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In today's American secondary schools, what might be considered one of the more...

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lcowan6 | Student, Undergraduate | Salutatorian

Posted November 28, 2012 at 5:28 AM via web

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In today's American secondary schools, what might be considered one of the more difficult clinical issues faced by students?

What do you anticipate would be the most difficult clinical issue  facing students in secondary schools today. Why would this be difficult for you, and what steps could you take to address this issue?

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lhc | Middle School Teacher | (Level 3) Educator

Posted November 29, 2012 at 10:20 PM (Answer #1)

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There are so many forces and factors at work in the lives of those who populate America's secondary schools, and it is dfficult to state definitively what the most difficult of those might be.  Bullying is probably a problem that transcends schools and communities, regardless of location and socioeconomic status; one would like to think that bullying is getting better in America's schools due toincreased awareness, but whether or not that can be proven is debatable.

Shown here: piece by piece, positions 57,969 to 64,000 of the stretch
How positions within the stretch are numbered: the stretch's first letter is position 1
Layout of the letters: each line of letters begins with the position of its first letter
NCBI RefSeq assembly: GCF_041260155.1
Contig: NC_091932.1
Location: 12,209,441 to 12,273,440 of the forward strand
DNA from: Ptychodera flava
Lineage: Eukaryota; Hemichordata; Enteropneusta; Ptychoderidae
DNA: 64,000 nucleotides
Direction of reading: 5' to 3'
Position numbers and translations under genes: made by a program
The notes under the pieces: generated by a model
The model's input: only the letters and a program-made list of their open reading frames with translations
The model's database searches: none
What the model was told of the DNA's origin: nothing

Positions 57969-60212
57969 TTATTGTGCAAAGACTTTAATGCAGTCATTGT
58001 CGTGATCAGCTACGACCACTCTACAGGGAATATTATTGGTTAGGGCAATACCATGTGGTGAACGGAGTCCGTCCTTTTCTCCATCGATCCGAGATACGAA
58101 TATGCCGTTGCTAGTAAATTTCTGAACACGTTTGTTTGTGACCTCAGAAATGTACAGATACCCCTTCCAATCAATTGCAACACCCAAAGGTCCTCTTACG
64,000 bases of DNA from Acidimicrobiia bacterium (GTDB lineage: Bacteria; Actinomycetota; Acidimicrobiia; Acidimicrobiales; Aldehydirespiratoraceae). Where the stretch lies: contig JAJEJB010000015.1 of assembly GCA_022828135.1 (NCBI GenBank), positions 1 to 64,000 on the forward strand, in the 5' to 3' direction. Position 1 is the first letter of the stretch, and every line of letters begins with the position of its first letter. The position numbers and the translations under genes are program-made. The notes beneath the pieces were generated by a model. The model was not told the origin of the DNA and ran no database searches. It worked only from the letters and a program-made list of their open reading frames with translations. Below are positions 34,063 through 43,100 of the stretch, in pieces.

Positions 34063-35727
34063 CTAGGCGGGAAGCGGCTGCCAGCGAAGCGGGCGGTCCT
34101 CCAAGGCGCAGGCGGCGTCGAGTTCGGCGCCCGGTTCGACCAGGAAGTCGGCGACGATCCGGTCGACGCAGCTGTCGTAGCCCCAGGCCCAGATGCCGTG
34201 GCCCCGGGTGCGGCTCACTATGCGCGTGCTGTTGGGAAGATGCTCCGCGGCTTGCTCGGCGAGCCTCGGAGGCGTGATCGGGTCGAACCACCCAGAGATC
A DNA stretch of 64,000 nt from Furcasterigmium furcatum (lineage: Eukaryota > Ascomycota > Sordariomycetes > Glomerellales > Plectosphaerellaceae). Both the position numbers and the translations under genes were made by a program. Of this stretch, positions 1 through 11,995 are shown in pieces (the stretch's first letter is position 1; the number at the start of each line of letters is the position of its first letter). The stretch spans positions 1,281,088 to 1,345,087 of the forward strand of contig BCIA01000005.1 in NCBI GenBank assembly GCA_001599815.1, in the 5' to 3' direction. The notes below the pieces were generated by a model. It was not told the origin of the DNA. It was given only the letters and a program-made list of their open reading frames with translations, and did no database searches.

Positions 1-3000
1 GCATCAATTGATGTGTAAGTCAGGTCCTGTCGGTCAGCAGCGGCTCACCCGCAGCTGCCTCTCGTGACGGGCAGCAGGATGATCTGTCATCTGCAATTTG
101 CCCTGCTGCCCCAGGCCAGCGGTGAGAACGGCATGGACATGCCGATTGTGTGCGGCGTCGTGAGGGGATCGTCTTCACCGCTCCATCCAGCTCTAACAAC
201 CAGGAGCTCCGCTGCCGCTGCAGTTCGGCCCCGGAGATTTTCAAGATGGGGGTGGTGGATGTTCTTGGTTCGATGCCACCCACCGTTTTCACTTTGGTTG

Further complicating this subject is that the children of a disadvantaged neighborhood will likely experience--and bring to school--issues and problems of a very different nature than the children of a more affluent area.  Having worked in an urban-esque school in the recent past, and a fairly affluent school now, I would say that the issue of hunger might be considered a fairly difficult and significant obstacle for schools in areas with fewer advantages.  In the schools with more advantages, sometimes the issues have more to do with too many advantages coupled with a lack of adult guidance and boundary setting. For example, a very affluent suburb near here serves a population of kids whose parents are very well off; however, these kids are often unsupervised and/or raised by nannies, have access to a lot of cash, and perhaps not surprisingly, also alcohol and drugs.  While an inner city child might be neglected because of poverty (i.e. the child is hungry because the parent(s) cannot buy food), a very affluent teen might be neglected in a very different way, with parents working often and late, or traveling often for business or pleasure.  In any case, secondary schools have more than a few challenges to deal with, each as unique as the children who attend the schools. 

 

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